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Tales from Saldanha — from fishing to tourism, the local economy needs big plans (Part 2)

Tales from Saldanha — from fishing to tourism, the local economy needs big plans (Part 2)
Oysters are prepared and packed at the Old Harbour in Saldanha. (Photo: Ashraf Hendricks)

In the first piece of this three-part series we described Saldanha as being at a crossroads. All eyes are on this critical port town – from each sphere of government to private companies, international entities and smaller players. The multitude of actors only adds to the challenges.

The costs of Saldanha’s extractive development path over the past century are largely borne by residents across the municipality, leaving layers of both dust and mistrust in the region.

South Africa is sadly unique when it comes to the local and informal economy. As we’ve written previously, the regulatory environment and an enforcement-driven approach to informal economies is one of the main reasons for the relatively small size of South Africa’s informal economy. In most comparable countries in the Global South, jobs outside typically formal sectors usually make up the majority of employment – the opposite of South Africa’s situation.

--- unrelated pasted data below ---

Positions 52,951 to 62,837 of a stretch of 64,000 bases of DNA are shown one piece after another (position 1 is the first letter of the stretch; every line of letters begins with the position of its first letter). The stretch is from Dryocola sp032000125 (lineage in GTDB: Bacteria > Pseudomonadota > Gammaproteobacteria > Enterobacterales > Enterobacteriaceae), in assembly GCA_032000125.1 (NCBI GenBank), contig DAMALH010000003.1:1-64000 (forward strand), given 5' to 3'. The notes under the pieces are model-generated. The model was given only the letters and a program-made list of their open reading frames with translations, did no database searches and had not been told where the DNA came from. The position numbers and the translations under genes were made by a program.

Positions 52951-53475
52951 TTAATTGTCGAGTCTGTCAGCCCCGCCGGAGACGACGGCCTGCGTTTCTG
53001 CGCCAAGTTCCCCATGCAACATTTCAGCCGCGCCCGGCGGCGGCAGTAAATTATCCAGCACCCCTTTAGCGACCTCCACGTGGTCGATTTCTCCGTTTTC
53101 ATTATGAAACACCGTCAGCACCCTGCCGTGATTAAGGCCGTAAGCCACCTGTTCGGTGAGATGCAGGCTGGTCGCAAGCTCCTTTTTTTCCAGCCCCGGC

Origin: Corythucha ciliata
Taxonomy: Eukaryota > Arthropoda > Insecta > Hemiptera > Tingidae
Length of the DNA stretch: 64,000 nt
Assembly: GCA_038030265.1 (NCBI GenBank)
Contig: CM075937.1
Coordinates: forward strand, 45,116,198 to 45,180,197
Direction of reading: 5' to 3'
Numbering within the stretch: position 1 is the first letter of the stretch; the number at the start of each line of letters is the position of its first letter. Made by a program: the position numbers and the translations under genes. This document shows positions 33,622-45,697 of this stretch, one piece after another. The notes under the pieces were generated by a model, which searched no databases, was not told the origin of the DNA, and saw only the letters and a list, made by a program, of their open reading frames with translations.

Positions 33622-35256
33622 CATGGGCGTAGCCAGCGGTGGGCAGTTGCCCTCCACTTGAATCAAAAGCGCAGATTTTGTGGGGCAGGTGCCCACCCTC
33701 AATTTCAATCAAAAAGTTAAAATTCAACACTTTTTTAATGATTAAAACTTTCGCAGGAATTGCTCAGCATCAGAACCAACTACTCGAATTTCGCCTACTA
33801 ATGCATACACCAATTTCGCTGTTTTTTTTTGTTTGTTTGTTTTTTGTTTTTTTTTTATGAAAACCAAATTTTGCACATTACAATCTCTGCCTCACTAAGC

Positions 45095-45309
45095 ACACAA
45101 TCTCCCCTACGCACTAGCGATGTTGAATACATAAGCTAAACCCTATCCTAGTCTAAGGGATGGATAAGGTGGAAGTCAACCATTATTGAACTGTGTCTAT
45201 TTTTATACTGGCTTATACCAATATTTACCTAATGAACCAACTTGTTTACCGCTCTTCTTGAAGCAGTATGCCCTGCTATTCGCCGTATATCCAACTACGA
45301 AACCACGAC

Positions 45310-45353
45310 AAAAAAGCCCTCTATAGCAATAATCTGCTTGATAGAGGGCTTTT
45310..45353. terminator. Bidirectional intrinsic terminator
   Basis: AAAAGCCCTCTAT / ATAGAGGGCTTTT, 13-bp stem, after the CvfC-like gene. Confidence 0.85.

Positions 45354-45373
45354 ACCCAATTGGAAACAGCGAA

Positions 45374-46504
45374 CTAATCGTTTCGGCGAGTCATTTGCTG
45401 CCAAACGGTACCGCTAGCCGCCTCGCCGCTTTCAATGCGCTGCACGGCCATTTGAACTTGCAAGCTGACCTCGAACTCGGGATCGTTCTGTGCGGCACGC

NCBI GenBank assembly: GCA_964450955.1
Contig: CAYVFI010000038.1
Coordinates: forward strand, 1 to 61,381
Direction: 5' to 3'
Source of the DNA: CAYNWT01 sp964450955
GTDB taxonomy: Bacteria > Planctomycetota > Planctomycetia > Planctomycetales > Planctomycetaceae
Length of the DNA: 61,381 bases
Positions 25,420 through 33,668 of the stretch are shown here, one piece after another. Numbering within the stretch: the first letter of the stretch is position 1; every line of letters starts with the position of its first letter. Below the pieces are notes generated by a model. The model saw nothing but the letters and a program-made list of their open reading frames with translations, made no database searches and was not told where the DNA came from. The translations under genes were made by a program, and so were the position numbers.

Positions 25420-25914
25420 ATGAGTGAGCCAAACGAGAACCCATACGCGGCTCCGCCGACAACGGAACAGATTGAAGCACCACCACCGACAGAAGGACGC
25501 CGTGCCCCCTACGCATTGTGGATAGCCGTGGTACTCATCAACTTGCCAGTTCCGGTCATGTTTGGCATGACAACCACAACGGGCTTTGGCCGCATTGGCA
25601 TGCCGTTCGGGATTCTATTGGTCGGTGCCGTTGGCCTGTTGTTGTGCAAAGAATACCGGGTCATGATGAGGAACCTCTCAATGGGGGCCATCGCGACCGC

Read Part 1 in Daily Maverick: Tales from Saldanha — can the town find its green future? (Part 1)

There is an opportunity to change this. Green industries will only succeed if they support local well-being. Small-scale fishing and local tourism show that there are often very practical ways to do this. While overcoming existing challenges like the red dust problem and the difficulty in using public assets for local economic activity, are equally important.

Informality meets technology